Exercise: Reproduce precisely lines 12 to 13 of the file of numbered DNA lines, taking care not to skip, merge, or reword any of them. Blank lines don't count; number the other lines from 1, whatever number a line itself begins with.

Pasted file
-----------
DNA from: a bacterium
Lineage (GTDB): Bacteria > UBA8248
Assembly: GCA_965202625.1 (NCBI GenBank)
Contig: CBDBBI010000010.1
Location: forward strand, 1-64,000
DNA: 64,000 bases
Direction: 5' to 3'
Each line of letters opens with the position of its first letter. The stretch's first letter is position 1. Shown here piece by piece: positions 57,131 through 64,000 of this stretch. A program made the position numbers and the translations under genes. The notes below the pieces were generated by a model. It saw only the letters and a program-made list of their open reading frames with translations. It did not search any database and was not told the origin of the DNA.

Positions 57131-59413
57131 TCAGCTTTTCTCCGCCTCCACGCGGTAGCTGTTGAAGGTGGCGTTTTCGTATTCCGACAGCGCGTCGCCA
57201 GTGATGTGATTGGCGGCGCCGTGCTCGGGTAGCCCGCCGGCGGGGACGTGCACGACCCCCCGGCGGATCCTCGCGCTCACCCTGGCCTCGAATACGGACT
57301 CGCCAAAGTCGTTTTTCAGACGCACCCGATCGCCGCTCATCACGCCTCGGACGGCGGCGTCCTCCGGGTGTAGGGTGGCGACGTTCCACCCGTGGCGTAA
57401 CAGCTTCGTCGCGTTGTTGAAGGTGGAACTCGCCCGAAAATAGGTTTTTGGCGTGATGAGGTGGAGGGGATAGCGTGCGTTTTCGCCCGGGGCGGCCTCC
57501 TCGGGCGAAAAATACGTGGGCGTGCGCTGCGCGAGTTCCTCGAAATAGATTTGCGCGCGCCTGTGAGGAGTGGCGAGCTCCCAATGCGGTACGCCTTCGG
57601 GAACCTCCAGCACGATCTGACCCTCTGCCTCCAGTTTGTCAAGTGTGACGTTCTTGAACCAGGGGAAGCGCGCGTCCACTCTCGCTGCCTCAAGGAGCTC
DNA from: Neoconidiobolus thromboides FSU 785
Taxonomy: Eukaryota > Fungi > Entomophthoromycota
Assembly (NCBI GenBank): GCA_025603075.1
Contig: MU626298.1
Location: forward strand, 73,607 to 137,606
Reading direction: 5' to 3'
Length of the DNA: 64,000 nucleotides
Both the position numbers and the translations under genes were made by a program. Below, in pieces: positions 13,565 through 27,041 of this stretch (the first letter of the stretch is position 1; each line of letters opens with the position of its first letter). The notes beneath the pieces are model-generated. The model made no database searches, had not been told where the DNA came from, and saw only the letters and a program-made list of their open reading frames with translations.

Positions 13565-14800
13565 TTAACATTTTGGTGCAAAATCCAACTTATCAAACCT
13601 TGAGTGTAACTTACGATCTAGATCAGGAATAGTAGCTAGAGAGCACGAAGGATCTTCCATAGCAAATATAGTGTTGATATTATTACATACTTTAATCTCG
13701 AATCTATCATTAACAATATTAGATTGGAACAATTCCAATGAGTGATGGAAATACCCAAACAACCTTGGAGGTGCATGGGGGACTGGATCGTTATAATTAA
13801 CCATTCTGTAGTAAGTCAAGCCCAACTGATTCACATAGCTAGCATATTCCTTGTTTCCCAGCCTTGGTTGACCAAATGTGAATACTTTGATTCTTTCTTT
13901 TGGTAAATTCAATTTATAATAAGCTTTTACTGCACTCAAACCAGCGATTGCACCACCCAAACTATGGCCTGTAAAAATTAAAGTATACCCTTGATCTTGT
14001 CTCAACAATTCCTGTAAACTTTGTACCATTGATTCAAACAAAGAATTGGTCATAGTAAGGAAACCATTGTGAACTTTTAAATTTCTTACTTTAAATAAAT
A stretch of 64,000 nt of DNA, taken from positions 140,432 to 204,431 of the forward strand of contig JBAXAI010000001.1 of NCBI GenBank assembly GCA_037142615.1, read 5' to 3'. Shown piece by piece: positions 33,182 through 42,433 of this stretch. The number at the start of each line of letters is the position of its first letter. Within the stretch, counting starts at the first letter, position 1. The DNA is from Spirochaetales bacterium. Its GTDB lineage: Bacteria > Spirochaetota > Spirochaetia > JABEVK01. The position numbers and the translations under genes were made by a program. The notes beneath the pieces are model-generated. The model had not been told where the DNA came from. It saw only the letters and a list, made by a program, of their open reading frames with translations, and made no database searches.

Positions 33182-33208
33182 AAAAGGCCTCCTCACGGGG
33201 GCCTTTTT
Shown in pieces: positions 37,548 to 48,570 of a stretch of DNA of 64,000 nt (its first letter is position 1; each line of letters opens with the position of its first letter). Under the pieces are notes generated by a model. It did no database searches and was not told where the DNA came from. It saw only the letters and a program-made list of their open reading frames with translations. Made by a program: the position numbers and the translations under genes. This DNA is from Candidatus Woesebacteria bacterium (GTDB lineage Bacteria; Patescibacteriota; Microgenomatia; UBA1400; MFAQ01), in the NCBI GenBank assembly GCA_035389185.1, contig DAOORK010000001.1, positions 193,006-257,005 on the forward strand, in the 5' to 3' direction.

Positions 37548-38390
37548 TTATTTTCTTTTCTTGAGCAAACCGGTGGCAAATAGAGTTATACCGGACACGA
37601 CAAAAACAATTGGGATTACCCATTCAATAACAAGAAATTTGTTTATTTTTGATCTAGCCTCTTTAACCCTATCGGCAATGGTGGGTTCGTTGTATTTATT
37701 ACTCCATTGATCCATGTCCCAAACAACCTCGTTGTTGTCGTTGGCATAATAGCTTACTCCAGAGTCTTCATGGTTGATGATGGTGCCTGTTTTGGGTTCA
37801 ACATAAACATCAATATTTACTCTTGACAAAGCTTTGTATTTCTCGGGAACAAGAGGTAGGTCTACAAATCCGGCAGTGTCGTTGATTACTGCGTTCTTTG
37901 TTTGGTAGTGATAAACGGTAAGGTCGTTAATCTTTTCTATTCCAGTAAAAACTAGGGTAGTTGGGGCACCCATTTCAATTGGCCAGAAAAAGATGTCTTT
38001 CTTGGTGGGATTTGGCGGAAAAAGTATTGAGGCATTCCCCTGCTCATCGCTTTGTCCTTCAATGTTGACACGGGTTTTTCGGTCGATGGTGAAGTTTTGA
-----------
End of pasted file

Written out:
57301 CGCCAAAGTCGTTTTTCAGACGCACCCGATCGCCGCTCATCACGCCTCGGACGGCGGCGTCCTCCGGGTGTAGGGTGGCGACGTTCCACCCGTGGCGTAA
57401 CAGCTTCGTCGCGTTGTTGAAGGTGGAACTCGCCCGAAAATAGGTTTTTGGCGTGATGAGGTGGAGGGGATAGCGTGCGTTTTCGCCCGGGGCGGCCTCC